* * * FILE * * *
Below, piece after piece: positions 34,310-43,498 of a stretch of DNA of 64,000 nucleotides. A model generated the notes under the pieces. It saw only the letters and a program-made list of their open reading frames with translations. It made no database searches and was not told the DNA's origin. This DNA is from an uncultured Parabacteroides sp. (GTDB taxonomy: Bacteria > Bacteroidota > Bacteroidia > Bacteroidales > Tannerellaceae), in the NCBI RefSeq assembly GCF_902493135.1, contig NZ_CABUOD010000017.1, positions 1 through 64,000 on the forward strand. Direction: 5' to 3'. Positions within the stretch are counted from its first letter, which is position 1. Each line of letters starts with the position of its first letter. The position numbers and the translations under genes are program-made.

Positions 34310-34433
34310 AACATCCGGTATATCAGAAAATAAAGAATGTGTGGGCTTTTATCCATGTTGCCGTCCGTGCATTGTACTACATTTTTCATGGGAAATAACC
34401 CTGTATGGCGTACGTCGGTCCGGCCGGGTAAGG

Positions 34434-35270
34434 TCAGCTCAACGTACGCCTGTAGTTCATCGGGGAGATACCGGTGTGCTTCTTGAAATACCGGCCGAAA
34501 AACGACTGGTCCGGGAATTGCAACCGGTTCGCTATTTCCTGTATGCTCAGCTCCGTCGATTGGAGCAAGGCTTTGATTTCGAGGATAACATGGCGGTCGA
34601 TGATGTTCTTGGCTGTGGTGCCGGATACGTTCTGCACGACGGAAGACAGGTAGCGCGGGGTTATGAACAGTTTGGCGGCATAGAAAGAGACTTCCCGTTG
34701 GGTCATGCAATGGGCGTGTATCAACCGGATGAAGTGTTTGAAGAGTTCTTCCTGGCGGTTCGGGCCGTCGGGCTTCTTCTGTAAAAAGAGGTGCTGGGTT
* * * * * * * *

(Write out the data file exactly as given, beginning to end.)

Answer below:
Below, piece after piece: positions 34,310-43,498 of a stretch of DNA of 64,000 nucleotides. A model generated the notes under the pieces. It saw only the letters and a program-made list of their open reading frames with translations. It made no database searches and was not told the DNA's origin. This DNA is from an uncultured Parabacteroides sp. (GTDB taxonomy: Bacteria > Bacteroidota > Bacteroidia > Bacteroidales > Tannerellaceae), in the NCBI RefSeq assembly GCF_902493135.1, contig NZ_CABUOD010000017.1, positions 1 through 64,000 on the forward strand. Direction: 5' to 3'. Positions within the stretch are counted from its first letter, which is position 1. Each line of letters starts with the position of its first letter. The position numbers and the translations under genes are program-made.

Positions 34310-34433
34310 AACATCCGGTATATCAGAAAATAAAGAATGTGTGGGCTTTTATCCATGTTGCCGTCCGTGCATTGTACTACATTTTTCATGGGAAATAACC
34401 CTGTATGGCGTACGTCGGTCCGGCCGGGTAAGG

Positions 34434-35270
34434 TCAGCTCAACGTACGCCTGTAGTTCATCGGGGAGATACCGGTGTGCTTCTTGAAATACCGGCCGAAA
34501 AACGACTGGTCCGGGAATTGCAACCGGTTCGCTATTTCCTGTATGCTCAGCTCCGTCGATTGGAGCAAGGCTTTGATTTCGAGGATAACATGGCGGTCGA
34601 TGATGTTCTTGGCTGTGGTGCCGGATACGTTCTGCACGACGGAAGACAGGTAGCGCGGGGTTATGAACAGTTTGGCGGCATAGAAAGAGACTTCCCGTTG
34701 GGTCATGCAATGGGCGTGTATCAACCGGATGAAGTGTTTGAAGAGTTCTTCCTGGCGGTTCGGGCCGTCGGGCTTCTTCTGTAAAAAGAGGTGCTGGGTT